Quotes Tagged "postmodernism"
This book first arose out of a passage in [Jorge Luis] Borges, out of the laughter that shattered, as I read the passage, all the familiar landmarks of my thought—our thought that bears the stamp of our age and our geography—breaking up all the ordered surfaces and all the planes with which we are accustomed to tame the wild profusion of existing things, and continuing long afterwards to disturb and threaten with collapse our age-old distinction between the Same and the Other. This passage quotes a ‘certain Chinese encyclopaedia’ in which it is written that ‘animals are divided into: (a) belonging to the Emperor, (b) embalmed, (c) tame, (d) suckling pigs, (e) sirens, (f) fabulous, (g) stray dogs, (h) included in the present classification, (i) frenzied, (j) innumerable, (k) drawn with a very fine camelhair brush, (l) et cetera, (m) having just broken the water pitcher, (n) that from a long way off look like flies’. In the wonderment of this taxonomy, the thing we apprehend in one great leap, the thing that, by means of the fable, is demonstrated as the exotic charm of another system of thought, is the limitation of our own, the stark impossibility of thinking that.
…is postmodernity the pastime of an old man who scrounges in the garbage-heap of finality looking for leftovers, who brandishes unconsciousnesses, lapses, limits, confines, goulags, parataxes, non-senses, or paradoxes, and who turns this into the glory of his novelty, into his promise of change?
In the pragmatist, streetwise climate of advanced postmodern capitalism, with its scepticism of big pictures and grand narratives, its hard-nosed disenchantment with the metaphysical, 'life' is one among a whole series of discredited totalities. We are invited to think small rather than big – ironically, at just the point when some of those out to destroy Western civilization are doing exactly the opposite. In the conflict between Western capitalism and radical Islam, a paucity of belief squares up to an excess of it. The West finds itself faced with a full-blooded metaphysical onslaught at just the historical point that it has, so to speak, philosophically disarmed. As far as belief goes, postmodernism prefers to travel light: it has beliefs, to be sure, but it does not have faith.
The bricoleur, says Levi-Strauss, is someone who uses 'the means at hand,' that is, the instruments he finds at his disposition around him, those which are already there, which had not been especially conceived with an eye to the operation for which they are to be used and to which one tries by trial and error to adapt them, not hesitating to change them whenever it appears necessary, or to try several of them at once, even if their form and their origin are heterogenous—and so forth. There is therefore a critique of language in the form of bricolage, and it has even been said that bricolage is critical language itself…If one calls bricolage the necessity of borrowing one's concepts from the text of a heritage which is more or less coherent or ruined, it must be said that every discourse is bricoleur.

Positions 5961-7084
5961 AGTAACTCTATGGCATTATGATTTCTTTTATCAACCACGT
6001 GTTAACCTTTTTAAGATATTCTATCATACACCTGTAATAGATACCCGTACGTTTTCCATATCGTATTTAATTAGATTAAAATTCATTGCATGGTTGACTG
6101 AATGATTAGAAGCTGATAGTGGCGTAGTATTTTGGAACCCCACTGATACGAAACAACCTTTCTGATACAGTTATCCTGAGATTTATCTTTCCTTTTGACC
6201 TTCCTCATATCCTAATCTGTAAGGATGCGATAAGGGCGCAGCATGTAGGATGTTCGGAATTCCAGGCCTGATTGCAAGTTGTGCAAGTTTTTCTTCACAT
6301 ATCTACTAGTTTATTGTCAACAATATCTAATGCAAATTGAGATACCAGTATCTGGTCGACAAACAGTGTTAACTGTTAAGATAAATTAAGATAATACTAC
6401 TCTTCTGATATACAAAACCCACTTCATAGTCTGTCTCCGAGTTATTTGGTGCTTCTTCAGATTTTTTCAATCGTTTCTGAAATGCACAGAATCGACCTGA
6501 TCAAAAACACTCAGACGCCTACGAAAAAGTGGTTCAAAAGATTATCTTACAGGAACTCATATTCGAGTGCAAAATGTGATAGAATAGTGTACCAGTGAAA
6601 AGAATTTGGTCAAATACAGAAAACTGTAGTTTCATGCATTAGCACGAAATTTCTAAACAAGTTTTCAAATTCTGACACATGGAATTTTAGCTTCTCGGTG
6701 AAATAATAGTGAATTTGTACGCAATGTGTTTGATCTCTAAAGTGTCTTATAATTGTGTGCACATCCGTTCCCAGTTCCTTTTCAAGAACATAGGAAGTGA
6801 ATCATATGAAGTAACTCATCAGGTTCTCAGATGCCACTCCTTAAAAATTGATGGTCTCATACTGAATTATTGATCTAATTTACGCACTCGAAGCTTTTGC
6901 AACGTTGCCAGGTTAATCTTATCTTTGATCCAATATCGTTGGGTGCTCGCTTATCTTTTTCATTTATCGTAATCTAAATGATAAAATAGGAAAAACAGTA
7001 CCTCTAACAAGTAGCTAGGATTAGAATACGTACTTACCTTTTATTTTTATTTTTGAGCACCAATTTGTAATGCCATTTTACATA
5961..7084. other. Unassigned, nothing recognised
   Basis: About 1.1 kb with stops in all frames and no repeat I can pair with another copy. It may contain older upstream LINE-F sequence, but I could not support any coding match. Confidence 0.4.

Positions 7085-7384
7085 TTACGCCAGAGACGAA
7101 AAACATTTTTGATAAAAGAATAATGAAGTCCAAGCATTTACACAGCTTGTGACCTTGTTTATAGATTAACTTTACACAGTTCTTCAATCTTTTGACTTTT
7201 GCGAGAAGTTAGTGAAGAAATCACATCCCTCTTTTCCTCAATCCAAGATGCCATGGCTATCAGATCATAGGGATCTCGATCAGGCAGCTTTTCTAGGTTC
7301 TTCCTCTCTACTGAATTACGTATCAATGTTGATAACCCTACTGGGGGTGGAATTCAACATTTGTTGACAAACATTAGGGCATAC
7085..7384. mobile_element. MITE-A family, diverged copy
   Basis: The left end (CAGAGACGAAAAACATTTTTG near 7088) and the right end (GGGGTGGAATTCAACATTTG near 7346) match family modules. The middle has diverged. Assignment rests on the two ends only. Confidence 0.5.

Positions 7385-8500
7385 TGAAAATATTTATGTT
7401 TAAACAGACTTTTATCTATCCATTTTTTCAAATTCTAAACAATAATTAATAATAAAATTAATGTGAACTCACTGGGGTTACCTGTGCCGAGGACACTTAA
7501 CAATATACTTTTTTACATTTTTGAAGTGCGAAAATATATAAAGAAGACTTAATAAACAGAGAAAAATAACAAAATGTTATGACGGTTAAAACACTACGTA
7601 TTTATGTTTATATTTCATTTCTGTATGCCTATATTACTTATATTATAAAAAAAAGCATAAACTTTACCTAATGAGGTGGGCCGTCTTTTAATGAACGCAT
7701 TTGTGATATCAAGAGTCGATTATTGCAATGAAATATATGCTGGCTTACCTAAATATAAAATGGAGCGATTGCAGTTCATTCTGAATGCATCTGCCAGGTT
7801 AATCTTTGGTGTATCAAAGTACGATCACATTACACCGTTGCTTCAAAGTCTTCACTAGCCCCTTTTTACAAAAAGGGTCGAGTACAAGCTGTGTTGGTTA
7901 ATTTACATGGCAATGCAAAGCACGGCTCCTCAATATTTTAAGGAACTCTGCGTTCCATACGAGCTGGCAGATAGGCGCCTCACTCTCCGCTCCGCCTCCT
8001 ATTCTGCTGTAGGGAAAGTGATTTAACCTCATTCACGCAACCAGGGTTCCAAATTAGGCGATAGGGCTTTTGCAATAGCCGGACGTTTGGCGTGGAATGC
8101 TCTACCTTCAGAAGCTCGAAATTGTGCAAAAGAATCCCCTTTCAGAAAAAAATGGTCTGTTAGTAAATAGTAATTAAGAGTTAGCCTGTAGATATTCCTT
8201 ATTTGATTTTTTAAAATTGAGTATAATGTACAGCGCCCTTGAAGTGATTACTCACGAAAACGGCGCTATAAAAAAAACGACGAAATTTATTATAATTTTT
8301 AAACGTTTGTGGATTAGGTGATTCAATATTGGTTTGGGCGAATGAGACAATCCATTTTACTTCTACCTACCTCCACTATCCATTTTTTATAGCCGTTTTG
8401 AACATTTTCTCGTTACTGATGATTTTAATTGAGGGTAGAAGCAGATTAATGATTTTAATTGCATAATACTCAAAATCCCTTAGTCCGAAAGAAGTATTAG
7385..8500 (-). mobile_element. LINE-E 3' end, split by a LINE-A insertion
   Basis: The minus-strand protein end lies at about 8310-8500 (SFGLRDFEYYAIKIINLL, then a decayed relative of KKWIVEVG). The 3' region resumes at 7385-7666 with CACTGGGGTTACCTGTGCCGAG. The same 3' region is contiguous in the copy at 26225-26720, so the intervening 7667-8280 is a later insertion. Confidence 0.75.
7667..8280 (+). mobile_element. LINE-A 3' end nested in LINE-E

The religionists are the enemies of liberty, and the friends of liberty attack religion; the high-minded and the noble advocate bondage, and the meanest and most servile preach independence; honest and enlightened citizens are opposed to all progress, whilst men without patriotism and without principle put themselves forward as the apostles of civilization and intelligence. Has such been the fate of the centuries which have preceded our own? and has man always inhabited a world like the present, where all things are out of their natural connections, where virtue is without genius, and genius without honor; where the love of order is confounded with a taste for oppression, and the holy rites of freedom with a contempt of law; where the light thrown by conscience on human actions is dim, and where nothing seems to be any longer forbidden or allowed, honorable or shameful, false or true?
The name has always occupied a space between the concrete and the abstract, the individual and the social, but when it begins to be shaped and charged with meaning in places removed from the physical world, in that way entertaining the world of fiction, albeit unseen by the majority, at the same time as this fictional world is expanding and taking up an ever greater part of our lives - the TV screens are now not only in our own rooms, but also on the walls of our trains and under the luggage bins of our planes, in the waiting rooms of our doctors' offices and the halls of our banks, even in the supermarkets, quite apart from our carrying them around in the form of laptop computers and cell phones, in such a way that we inhabit two realities, one abstract and image-based, in which all kinds of people and places present themselves before us with nothing in common but being somewhere other than where we are, and one concrete, physical, which is the one we move around in and are more palpably a part of - when we arrive at a point where everything is either fiction or seen as fiction, the job of the novelist can no longer be to write more fiction.